In a recent issue of ICD10 Monitor, I analyzed the proposed 2017 IPPS rule changes and identified key areas where coders need to pay close attention. This blog provides a quick overview of the coding areas most impacted by the proposed rule changes. For the full article with more details for each topic, click here.
Cardiovascular Monitoring Devices and Pacemakers
Practices and organizations specializing in cardiovascular treatments should be alerted to a number of changes in the coding directives. Noteworthy areas are changes to the coding of monitoring device insertion and revision. Specifically, some changes proposed relate to operating room versus non-operating room procedures. Not being aware of how to properly code these changes could impact revenue stream.
There are also a number of new ICD-10-PCS code combinations to describe pacemaker procedures. CMS hopes to simplify the coding of pacemaker devices and leads with the proposed changes.
In the proposed changes, rehabilitation cases lacking a principal diagnosis code from the MDC 23 list but including a procedure code from the list of rehabilitation procedures for MS-DRGs 945 and 946, will not be assigned to MS-DRGs 945 or 946. The case will instead be assigned to a MS-DRG within the MDC where the principal diagnosis code is found. Closer scrutiny of rehabilitation coding is expected as more organizations participate in bundled payments and must closely monitor rehabilitation patients post-discharge.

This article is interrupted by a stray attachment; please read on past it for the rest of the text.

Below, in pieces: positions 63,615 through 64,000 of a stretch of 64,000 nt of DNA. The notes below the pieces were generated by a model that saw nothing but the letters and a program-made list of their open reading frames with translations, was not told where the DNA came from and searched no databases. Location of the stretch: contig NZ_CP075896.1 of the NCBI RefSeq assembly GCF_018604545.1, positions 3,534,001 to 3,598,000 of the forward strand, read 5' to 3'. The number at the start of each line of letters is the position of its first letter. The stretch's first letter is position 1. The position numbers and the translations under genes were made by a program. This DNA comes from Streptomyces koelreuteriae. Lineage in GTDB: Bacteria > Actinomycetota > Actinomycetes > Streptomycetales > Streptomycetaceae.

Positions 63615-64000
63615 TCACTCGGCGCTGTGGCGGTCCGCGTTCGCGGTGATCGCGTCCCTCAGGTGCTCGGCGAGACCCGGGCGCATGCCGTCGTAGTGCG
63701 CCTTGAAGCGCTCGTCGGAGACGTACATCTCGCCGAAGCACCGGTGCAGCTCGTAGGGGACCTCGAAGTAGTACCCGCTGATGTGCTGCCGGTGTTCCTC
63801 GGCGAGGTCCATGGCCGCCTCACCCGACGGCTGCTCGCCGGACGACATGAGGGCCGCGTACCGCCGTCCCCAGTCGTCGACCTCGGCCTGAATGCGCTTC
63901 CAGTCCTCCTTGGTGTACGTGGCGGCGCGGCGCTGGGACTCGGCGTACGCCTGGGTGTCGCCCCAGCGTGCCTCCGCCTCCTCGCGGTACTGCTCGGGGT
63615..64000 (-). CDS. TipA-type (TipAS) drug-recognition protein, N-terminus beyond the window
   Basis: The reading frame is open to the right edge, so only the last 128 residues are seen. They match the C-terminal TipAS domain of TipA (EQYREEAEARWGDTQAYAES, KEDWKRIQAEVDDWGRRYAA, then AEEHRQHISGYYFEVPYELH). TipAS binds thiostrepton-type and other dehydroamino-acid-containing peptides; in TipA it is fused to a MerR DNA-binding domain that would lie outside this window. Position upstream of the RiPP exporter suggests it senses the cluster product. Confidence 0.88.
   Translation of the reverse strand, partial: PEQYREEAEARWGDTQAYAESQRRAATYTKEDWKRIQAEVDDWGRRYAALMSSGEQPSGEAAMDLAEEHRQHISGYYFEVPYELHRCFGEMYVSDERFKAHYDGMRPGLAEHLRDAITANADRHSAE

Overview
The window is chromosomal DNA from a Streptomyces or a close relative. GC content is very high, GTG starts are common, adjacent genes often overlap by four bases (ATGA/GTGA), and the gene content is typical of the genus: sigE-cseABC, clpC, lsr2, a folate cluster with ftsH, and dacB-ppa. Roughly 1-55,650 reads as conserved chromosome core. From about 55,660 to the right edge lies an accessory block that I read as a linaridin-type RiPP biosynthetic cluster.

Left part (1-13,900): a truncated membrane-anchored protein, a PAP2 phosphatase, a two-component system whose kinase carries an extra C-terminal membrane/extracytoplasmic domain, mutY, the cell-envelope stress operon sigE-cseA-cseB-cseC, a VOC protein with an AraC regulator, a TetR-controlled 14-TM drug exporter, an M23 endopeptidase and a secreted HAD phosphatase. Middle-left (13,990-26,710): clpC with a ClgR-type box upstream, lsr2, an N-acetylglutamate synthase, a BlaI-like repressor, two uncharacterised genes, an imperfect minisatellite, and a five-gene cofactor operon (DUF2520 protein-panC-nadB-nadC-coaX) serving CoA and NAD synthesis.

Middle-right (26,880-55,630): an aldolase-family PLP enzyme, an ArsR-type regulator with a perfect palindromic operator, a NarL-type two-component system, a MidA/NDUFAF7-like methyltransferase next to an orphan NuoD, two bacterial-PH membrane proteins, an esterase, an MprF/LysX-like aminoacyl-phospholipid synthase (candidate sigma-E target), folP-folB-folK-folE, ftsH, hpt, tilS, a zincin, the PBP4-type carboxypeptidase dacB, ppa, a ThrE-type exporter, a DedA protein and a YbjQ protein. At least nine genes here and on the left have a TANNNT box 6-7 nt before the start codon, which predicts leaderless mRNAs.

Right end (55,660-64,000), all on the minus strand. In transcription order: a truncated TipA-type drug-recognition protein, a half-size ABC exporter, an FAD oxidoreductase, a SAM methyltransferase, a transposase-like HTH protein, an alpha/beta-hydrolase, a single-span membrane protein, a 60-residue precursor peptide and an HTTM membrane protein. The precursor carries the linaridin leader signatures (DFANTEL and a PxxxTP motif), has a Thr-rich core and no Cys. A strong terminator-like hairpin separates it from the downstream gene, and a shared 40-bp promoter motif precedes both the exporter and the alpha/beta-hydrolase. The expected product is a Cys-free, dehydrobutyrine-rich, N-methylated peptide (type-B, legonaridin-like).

Move from Surgical to Non-Surgical Procedures
Many procedures are moving from surgical to non-surgical procedures. Some categories impacted by this change include insertion of an infusion device, dilation of stomach, removal of drainage device, inspection of certain body sites, and endoscopic removal of infusion or monitoring device.
Confusing Information Regarding Pressure Injury
Coders should also be aware of a confusing shift in terminology. Pressure ulcers will be coded as pressure injuries under the proposed changes. Currently, when the coder sees a diagnosis of a pressure ulcer, he or she goes to the index to find “ulcer,” and it takes them to the correct coding section.
Once coders start seeing the terminology for a pressure “injury,” they will logically look up “injury,” leading them to a traumatic injury code. This code is incorrect for these ulcers, and it is further complicated by the possibility that coders could start adding external cause codes (also incorrectly). Look for more guidance in the months ahead for these terms.
While there are other important changes in the proposed rule, these changes carry the highest potential impact for clinical coders. Stay tuned to our “On TEN” blog for the latest news and information on ICD-10 coding.